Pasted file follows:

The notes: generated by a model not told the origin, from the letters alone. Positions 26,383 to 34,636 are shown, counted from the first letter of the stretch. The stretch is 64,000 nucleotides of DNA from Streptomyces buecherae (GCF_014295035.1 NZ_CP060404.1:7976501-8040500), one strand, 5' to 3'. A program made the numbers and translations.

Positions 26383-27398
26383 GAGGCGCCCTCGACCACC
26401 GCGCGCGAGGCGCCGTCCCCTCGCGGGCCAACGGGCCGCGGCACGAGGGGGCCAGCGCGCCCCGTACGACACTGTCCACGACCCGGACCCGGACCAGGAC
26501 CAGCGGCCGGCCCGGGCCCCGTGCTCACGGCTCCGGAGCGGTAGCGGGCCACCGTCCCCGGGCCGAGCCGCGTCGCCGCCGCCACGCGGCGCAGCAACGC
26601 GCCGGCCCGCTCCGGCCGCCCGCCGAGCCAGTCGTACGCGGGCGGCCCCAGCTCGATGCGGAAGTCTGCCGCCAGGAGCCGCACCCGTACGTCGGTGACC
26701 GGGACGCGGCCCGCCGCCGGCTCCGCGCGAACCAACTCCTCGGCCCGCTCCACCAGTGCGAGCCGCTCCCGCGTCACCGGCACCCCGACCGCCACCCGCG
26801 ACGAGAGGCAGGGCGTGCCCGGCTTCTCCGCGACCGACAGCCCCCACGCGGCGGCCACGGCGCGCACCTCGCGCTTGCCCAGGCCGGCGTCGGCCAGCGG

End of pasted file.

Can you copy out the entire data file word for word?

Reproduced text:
The notes: generated by a model not told the origin, from the letters alone. Positions 26,383 to 34,636 are shown, counted from the first letter of the stretch. The stretch is 64,000 nucleotides of DNA from Streptomyces buecherae (GCF_014295035.1 NZ_CP060404.1:7976501-8040500), one strand, 5' to 3'. A program made the numbers and translations.

Positions 26383-27398
26383 GAGGCGCCCTCGACCACC
26401 GCGCGCGAGGCGCCGTCCCCTCGCGGGCCAACGGGCCGCGGCACGAGGGGGCCAGCGCGCCCCGTACGACACTGTCCACGACCCGGACCCGGACCAGGAC
26501 CAGCGGCCGGCCCGGGCCCCGTGCTCACGGCTCCGGAGCGGTAGCGGGCCACCGTCCCCGGGCCGAGCCGCGTCGCCGCCGCCACGCGGCGCAGCAACGC
26601 GCCGGCCCGCTCCGGCCGCCCGCCGAGCCAGTCGTACGCGGGCGGCCCCAGCTCGATGCGGAAGTCTGCCGCCAGGAGCCGCACCCGTACGTCGGTGACC
26701 GGGACGCGGCCCGCCGCCGGCTCCGCGCGAACCAACTCCTCGGCCCGCTCCACCAGTGCGAGCCGCTCCCGCGTCACCGGCACCCCGACCGCCACCCGCG
26801 ACGAGAGGCAGGGCGTGCCCGGCTTCTCCGCGACCGACAGCCCCCACGCGGCGGCCACGGCGCGCACCTCGCGCTTGCCCAGGCCGGCGTCGGCCAGCGG